Having grown up in a sport-loving family, and my mum being the chair lady of our local tennis club, it’s no surprise that the two weeks of Wimbledon are the highlight of my sporting calendar – an opinion, I may add, often mirrored by the professional tennis players good enough to play The Championships. It is the one that many dream of winning. The drama and emotion displayed on the lawns of the All England Club is what makes Wimbledon so exciting to watch.
I remember my first time at The Championships. After losing many hours of the day to the queue, being teased by the regular thwack of ball on racket and the roars of the Centre Court crowd, I made it in around 4:30pm. This was much to mum’s annoyance as the entry fee goes down after 5. Walking through the Wimbledon gates for the first time is something I will never forget. It’s like the air is different in there; like an electric current is passing through the courts, like travelling back in time to the days of Downton Abbey. There are hoards of people who have queued for hours, some overnight, bustling about between courts wearing home-made support items and face paint. Then there is the Members’ Enclosure, where the women have on their best dresses and the men look rather dapper in their suits. It’s a huge spectrum of tennis fans present on each day, but this only adds to the amazing atmosphere. Every person will have had their own experience, and made their own memories watching the tennis from such different perspectives – and that’s not even taking into account the millions of people watching from home.
Each viewing platform has its own perks. Watching from the sofa is definitely more comfortable than trying to stop yourself slipping down Henman Hill – which is surprisingly steep! Also, picking which match to watch is a lot easier to do with a remote in hand as opposed to navigating through the crowds; you can enter your chosen match at anytime (not just at the change of ends) and you don’t have to climb over other people to get to the last available seat, although this last part still sometimes applies in my house. The only limit on the noise you can make at home is how much everyone else is willing to put up with, so feel free to shout at the TV. Also Pimms and strawberries with cream are far easier to access when they’re just down the hall in the kitchen, especially when younger siblings or family members can be cajoled into getting them for you.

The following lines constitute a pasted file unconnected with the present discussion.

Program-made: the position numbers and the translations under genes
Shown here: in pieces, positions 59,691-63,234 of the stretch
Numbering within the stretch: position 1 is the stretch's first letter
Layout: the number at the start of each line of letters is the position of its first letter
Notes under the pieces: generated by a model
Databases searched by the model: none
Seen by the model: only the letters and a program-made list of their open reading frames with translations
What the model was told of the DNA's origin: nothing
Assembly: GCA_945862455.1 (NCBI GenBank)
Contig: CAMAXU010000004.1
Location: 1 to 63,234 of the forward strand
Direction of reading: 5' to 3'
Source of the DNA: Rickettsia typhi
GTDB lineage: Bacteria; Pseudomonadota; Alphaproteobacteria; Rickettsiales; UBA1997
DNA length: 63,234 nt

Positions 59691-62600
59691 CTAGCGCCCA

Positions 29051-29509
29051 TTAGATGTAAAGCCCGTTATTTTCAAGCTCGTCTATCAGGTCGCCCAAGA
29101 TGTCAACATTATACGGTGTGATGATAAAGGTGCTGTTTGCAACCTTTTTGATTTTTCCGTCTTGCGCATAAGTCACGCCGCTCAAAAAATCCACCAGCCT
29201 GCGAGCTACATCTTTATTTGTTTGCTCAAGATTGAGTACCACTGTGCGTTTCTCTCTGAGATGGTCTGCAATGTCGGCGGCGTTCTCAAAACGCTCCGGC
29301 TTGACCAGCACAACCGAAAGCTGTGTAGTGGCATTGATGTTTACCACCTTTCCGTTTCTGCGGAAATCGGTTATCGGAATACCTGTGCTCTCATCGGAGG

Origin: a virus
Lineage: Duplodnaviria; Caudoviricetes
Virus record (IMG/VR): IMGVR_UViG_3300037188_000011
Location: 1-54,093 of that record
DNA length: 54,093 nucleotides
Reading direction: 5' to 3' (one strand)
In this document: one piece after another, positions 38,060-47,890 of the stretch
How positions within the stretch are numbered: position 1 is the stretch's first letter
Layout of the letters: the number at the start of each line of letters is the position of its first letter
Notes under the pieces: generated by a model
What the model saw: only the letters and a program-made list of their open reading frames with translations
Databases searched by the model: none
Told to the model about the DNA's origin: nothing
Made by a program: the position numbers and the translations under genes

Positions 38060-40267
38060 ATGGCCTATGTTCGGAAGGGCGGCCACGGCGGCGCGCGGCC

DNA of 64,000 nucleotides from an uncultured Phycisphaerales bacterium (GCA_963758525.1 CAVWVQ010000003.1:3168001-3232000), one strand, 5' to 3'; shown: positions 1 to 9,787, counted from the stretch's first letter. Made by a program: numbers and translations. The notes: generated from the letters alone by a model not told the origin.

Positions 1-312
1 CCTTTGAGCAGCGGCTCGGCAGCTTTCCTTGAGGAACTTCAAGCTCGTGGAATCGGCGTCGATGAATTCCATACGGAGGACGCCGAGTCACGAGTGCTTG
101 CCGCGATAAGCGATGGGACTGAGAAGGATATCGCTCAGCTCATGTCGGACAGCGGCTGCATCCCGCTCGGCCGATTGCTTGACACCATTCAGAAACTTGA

Something I usually take for granted when watching from the sofa is the slow-motion replays. You can really appreciate just how fast the ball moves when you watch professional tennis live. If you’re sat near the net you can guarantee a sore neck from looking from side to side so often. During the first match of the day my brain is still in TV mode and I expect to be able to hear Johnny Mac and Tim Henmann trading funny *cough* jokes as I watch on from court side. However once you get accustomed to watching Wimbledon live there’s no better way to do it.
It’s not just the live tennis you have to experience. It’s the atmosphere, prestige and history of the tournament. Everyone comes away with little anecdotes unique to their experience. I can remember convincing a security guard to let me and two friends on to Court 2 because we thought our friend was ballboying there. Several zoomed-in photos later it turned out it was not, in fact, James (but we still got to watch Serena Williams, so it was a win-win situation.) I remember properly fan-girling when I got Gail Monfis’ sweat band after he won a match on Court 12, and freaking out when I saw Rafa Nadal on the bridge connecting the Members’ Enclosure and Centre Court. On another visit I actually managed to get into an evening match on Centre to watch Roger Federer, and the crowd just didn’t want to stop the Mexican wave that was delaying play.
I could literally go on for hours about how amazing Wimbledon is, but once you’ve experienced it, there will be no need for me to babble on. Just a few words of advice: once the day’s play is finished and the crowds some way to dispersing, try to take a moment in the stands on Centre Court. The roof will be closed and the grass might be a bit worn down, but that electric current in the air will never have felt stronger. The whole place has an aura and you become acutely aware of the magnitude of the history and elegance of The Championships Wimbledon.
Celia Cavanagh is a student at the University of Warwick. She studies maths and physics, and so you might be able to guess just how much numbers is her thing. However, after “bossing” her one essay of the year 2014, she has decided words are pretty cool too. What you have just read is the product of this new-found enthusiasm. May we hope it lasts.
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